In practice, there is an "implicit limitation of liability" clause is most contracts--the insurance requirements. For most contractors, regardless of what happens, the insurance limits are the most you're (maybe) going to get out of them in the event something really bad happens... . One of the attractive (and annoying) qualities of companies is that they're easy to form and equally easy to disband. And, corporate laws largely insulate the owners from the corporation's acts.
If all companies were honest, financially solid, and existed indefinitely, there would be little need for insurance (or surety, for that matter). We could rely on indemnification.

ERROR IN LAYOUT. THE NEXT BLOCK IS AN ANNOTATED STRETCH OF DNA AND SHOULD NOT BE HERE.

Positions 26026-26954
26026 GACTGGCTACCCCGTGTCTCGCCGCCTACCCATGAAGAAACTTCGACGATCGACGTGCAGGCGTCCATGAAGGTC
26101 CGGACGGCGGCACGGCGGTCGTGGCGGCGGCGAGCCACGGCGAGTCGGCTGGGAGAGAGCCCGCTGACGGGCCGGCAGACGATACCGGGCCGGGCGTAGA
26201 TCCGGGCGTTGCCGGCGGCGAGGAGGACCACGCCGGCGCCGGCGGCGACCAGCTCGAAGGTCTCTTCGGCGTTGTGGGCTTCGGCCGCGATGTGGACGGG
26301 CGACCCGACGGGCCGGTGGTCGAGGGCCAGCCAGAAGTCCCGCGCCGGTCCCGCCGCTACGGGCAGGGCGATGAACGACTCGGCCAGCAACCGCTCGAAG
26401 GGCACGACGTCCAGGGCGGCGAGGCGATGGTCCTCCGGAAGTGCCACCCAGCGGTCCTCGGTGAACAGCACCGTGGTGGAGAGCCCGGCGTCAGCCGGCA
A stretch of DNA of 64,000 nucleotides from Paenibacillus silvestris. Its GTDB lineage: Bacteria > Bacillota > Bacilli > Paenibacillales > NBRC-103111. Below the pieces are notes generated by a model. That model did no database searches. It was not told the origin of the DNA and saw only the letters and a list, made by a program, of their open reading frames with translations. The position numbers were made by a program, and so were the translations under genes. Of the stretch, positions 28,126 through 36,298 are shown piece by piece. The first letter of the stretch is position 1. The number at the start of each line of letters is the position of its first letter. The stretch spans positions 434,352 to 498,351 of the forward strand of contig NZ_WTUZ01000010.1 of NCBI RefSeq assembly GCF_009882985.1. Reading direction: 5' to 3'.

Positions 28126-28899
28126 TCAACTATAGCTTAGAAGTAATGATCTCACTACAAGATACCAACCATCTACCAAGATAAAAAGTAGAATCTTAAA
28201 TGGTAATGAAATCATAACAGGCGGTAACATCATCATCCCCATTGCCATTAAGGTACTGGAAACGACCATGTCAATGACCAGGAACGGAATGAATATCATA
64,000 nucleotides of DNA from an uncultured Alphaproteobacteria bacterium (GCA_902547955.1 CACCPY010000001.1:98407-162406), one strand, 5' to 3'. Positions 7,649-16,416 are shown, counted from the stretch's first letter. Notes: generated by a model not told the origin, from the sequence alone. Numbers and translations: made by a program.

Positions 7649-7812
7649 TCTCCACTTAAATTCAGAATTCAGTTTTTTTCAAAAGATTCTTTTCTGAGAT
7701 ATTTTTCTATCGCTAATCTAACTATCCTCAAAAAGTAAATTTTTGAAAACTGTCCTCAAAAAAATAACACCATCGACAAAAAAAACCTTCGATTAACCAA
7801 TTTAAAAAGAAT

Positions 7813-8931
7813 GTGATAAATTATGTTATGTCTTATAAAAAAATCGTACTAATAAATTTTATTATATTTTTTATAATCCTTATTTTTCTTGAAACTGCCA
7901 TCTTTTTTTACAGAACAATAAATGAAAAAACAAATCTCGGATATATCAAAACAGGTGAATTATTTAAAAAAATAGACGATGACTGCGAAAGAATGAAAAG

Explicit limitation of liability clauses in contracts, for examples, standard architects' wording or small, specialty software vendors' wording, is often easy to get around. Some of these clauses are harder to modify (from my perspective, not even worth exploring), for example, a common one from MS Windows is "...Except for any refund elected by Microsoft, YOU ARE NOT ENTITLED TO ANY DAMAGES, INCLUDING BUT NOT LIMITED TO CONSEQUENTIAL DAMAGES, if the Software does not meet Microsoft's Limited Warranty, and, to the maximum extent allowed by applicable law, even if any remedy fails of its essential purpose...."